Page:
The Jewellery – Linking Bodies department approaches the field of jewellery as an independent art form at the interface between applied arts and fine arts. As such, the related investigative field offers space to probe jewellery design as an attitude as much as a discipline. In this explorative process, the department adopts a clear stance through the assumption that a “jewellery attitude” need not necessarily result in the form of traditional jewellery designs. Appreciating and defining this stance helps more clearly interpret and build on students’ competencies and working styles. Such an open attitude also contributes to strengthen their identities and to create spaces for new activities, both within and beyond the context of designing jewellery.
By extending on the significance of jewellery in contemporary contexts and stressing its role as the fundamental link that places bodies in relation to one another, the department focuses on the space “in between” and, more specifically, on the ways in which all bodies connect with each other; this, while interacting with their surrounding environments and expanding on their potential meaning and politics.
Students are challenged to explore how jewellery can respond to contemporary social, ecological or scientific contexts to activate both trans-disciplinary and trans-being engagement through the materialisation of sensorial experiences (e.g., touching, feeling and smelling) embedded in body-related objects. There is a focus on investigating the places “in between” – bodies and environment, human bodies and co-habitants’ bodies. Could the closest object to the body, for example, use physical, haptic and tangible items to connect artistic and scientific research? What role can jewellery play in theimpact of pollutants within Antarctica’s marine ecosystems? Students are encouraged to journey further afield through other disciplines and institutes, to extend relations beyond the traditional, to find an independent position and to critically analyse what they find.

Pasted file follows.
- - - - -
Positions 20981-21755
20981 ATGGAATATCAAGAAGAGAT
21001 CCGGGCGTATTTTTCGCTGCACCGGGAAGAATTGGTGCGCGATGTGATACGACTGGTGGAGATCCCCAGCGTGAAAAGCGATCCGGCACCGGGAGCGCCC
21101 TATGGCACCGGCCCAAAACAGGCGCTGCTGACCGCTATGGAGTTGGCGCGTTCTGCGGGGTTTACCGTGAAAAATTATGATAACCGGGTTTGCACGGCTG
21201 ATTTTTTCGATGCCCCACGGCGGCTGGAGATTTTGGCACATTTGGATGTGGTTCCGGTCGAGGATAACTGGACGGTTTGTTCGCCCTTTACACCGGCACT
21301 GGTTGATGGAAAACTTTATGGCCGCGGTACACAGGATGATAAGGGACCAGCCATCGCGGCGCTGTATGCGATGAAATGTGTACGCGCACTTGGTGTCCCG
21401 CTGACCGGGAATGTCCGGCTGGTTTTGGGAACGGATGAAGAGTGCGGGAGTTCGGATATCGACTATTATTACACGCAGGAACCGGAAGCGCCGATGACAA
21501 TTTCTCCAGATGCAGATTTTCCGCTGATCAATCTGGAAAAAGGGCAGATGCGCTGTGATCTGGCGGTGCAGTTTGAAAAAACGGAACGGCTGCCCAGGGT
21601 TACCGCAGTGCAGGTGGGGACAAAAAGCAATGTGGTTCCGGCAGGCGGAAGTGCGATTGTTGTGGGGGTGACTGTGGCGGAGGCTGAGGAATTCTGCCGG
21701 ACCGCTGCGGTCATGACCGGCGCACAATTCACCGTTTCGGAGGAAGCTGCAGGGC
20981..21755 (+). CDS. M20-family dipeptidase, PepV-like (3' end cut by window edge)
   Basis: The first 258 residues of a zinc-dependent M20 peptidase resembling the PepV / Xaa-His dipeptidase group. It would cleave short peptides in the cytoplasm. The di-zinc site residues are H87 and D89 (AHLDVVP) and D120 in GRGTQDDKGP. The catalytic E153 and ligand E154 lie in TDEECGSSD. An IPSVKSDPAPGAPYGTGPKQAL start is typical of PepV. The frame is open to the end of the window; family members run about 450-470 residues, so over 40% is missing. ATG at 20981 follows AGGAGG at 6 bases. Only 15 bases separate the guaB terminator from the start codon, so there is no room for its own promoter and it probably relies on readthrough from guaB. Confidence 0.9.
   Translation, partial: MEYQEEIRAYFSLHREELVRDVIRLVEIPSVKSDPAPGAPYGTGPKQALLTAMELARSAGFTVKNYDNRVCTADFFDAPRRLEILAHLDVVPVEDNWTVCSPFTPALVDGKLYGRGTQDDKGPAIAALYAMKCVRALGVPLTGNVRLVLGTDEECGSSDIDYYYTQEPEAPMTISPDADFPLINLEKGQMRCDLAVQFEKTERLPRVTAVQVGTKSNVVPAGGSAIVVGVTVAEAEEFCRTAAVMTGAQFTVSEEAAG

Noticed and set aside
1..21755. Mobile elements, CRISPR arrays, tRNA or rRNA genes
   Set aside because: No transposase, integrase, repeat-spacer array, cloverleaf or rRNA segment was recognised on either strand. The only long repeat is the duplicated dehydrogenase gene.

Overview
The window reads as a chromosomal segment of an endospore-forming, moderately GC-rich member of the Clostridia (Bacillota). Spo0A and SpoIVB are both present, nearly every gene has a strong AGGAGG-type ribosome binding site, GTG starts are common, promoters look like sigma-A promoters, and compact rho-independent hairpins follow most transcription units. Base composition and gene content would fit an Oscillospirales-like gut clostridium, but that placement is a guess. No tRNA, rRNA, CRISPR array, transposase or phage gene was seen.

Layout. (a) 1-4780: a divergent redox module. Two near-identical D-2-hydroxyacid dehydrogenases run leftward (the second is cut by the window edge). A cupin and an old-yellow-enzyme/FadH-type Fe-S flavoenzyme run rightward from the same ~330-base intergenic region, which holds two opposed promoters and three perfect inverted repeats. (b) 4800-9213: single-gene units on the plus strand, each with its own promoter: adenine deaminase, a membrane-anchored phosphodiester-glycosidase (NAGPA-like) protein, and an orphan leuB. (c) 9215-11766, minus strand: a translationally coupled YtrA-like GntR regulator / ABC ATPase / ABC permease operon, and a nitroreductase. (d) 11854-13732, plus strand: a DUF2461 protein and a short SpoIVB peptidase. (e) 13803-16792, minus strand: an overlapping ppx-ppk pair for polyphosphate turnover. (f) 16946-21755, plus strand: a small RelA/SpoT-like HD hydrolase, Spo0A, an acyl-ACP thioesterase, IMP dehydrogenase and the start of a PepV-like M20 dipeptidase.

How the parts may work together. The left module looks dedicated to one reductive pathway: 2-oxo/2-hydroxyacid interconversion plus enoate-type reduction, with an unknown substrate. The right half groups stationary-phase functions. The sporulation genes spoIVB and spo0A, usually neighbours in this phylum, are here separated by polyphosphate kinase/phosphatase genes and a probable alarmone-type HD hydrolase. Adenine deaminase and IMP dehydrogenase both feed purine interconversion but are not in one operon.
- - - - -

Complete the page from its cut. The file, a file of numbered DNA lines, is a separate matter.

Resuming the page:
The multidisciplinary team of instructors with diverse cultural and professional backgrounds supervises the students and organises the curriculum. The curriculum has its roots in fundamental jewellery issues such as human bodies and co-habitants’ bodies, adorning and expression, identity, and identification, the relationship of maker-jewellery-wearer-observer within a specific context, the sign, signal, and message, mass production versus the unique art piece, craft and technology, classic techniques, new materials and natural resources, the history of trade and the emergence of monetary systems, and jewellery as art in the public sphere versus the intimate.
The focus on these topics in combination with the specific and highly personal way of making, translating and thinking is what distinguishes the jeweller. As an outcome of this experimental and research-based approach the course is not limited to particular materials and the student’s research may be expressed by means of various media in 2D or 3D. In addition, students may use performance, photography, sculpture, video and other forms of expression.
The aim is for the student to learn to reflect on his work and be able to connect the work to the outside world. To be able to present, clarify and defend the work is vital. During the first year and for part of the second specialist year, the student works primarily within the framework of assignments and thematic projects in order to gain substantive, formal and technical experience. The student will learn to work with various materials and techniques, as well as gaining basic knowledge about the traditional field of work. During the graduation year, the student realises a concept of his or her own choice, which is then exhibited in public in order to evaluate its visual, philosophical and technical merits. The students who join the department are expected to display an independent, open and mature attitude towards their studies.